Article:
10 Spatial design for monitoring health of large-scale river system  Good spatial representation (regularity / balance)  Allow for adjustment of sample sizes dynamically  e.g. for non response or augment as needed  Accommodate variable inclusion probabilities Generalization of stratified sampling that allows selection probabilities to vary continuously, instead of being constant within discrete strata and only varying among strata. e.g. account for travel time / costs e.g. levels of an environmental stressor e.g. target particular habitats Desirable attributes of a spatial design spatially-balanced sampling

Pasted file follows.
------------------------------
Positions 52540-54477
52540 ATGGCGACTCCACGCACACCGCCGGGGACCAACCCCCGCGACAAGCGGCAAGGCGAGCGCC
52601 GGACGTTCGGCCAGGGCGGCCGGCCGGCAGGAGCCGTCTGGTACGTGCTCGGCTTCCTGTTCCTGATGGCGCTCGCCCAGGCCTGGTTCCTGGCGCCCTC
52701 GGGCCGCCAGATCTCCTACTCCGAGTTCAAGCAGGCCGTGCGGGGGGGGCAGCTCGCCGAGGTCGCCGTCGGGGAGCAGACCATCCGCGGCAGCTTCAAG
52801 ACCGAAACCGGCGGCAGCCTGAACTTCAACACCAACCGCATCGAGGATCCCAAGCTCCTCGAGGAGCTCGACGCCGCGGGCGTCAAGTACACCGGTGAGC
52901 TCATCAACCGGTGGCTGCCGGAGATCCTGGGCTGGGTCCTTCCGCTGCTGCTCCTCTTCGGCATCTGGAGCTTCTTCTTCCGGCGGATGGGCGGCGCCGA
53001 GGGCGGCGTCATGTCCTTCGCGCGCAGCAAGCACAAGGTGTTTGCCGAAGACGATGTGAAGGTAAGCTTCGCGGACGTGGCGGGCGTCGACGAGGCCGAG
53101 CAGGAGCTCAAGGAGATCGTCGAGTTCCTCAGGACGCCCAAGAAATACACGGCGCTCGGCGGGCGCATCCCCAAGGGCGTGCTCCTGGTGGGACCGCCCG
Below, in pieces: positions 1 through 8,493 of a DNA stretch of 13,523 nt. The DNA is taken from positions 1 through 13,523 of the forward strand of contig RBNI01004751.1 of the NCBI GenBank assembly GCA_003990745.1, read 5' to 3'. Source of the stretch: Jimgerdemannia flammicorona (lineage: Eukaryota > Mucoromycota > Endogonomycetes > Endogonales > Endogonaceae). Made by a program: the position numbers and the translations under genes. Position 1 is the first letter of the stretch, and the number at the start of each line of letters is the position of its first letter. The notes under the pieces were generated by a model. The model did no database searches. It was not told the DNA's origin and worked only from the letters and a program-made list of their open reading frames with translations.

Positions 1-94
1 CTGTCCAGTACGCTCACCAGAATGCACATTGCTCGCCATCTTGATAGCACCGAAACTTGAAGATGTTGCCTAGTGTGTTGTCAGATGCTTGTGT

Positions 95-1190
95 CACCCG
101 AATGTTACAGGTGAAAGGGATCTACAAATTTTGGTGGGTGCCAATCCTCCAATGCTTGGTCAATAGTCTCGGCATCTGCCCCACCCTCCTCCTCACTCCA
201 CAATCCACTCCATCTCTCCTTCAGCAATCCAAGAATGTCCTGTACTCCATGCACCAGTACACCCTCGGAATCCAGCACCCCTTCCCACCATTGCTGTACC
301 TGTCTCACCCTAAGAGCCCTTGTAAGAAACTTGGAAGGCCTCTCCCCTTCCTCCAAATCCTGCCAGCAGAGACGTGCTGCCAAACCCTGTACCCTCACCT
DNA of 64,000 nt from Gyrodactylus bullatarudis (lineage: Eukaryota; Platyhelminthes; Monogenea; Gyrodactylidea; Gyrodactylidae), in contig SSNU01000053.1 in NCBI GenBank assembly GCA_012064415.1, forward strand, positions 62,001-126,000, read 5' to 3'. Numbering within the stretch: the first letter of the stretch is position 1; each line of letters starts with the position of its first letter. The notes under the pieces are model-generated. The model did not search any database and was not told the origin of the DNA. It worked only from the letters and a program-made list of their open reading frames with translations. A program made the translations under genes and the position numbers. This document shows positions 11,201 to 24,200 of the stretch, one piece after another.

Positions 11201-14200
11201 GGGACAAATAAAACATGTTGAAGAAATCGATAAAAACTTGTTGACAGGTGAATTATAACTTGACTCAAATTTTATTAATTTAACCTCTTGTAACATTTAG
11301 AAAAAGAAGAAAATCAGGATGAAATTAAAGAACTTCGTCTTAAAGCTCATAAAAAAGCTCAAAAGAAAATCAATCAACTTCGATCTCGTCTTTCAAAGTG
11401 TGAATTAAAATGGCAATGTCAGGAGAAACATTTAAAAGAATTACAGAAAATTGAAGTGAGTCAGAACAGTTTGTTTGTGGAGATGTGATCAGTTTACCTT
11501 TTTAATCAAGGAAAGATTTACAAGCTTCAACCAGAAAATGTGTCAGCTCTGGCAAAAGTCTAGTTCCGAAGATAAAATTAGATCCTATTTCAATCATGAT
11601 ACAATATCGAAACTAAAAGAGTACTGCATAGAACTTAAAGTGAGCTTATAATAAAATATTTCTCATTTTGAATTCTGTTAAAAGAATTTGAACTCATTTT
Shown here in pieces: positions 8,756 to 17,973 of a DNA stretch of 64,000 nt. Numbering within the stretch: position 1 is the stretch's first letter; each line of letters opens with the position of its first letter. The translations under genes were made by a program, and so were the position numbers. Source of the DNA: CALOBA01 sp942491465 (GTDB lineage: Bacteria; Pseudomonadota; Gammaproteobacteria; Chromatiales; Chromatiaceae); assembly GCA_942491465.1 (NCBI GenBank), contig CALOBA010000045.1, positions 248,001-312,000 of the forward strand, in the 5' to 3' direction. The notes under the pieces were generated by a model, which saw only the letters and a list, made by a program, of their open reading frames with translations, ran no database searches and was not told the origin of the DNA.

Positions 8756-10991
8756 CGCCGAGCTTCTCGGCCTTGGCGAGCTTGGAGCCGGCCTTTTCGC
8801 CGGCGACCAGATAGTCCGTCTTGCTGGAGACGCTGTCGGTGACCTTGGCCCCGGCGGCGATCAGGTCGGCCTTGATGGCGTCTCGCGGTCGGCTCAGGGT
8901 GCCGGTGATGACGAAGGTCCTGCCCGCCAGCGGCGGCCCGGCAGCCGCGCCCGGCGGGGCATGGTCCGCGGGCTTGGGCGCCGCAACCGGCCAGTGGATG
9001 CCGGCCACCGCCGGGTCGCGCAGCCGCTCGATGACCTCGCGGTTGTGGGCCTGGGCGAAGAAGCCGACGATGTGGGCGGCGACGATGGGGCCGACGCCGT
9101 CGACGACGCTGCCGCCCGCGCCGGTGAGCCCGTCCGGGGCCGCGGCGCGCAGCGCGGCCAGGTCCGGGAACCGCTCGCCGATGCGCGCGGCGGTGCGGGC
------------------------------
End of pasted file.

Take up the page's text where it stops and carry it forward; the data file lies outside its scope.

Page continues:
11 Spatial design for monitoring health of large-scale river system Stevens & Olsen (2004) - GRTS Developed a unified strategy for selecting spatially-balanced probability samples of natural resources Generalised Random-Tessellation Stratification Accommodates regular issues that occur in natural resource populations  variable probability  poor frame information  inaccessibility  uneven spatial pattern  missing data  panel structures

12 Spatial design for monitoring health of large-scale river system Other relevant papers Stevens and Olsen (2003): due to Horvitz-Thompson variance estimator being unsuitable for spatially-balanced designs, they developed a neighbourhood variance estimator to improve accuracy in reporting precision of the survey Stevens and Jensen (2007): on sample design, execution and analysis for wetland assessment – promotes GRTS and demonstrates application of techniques discussed on two watersheds.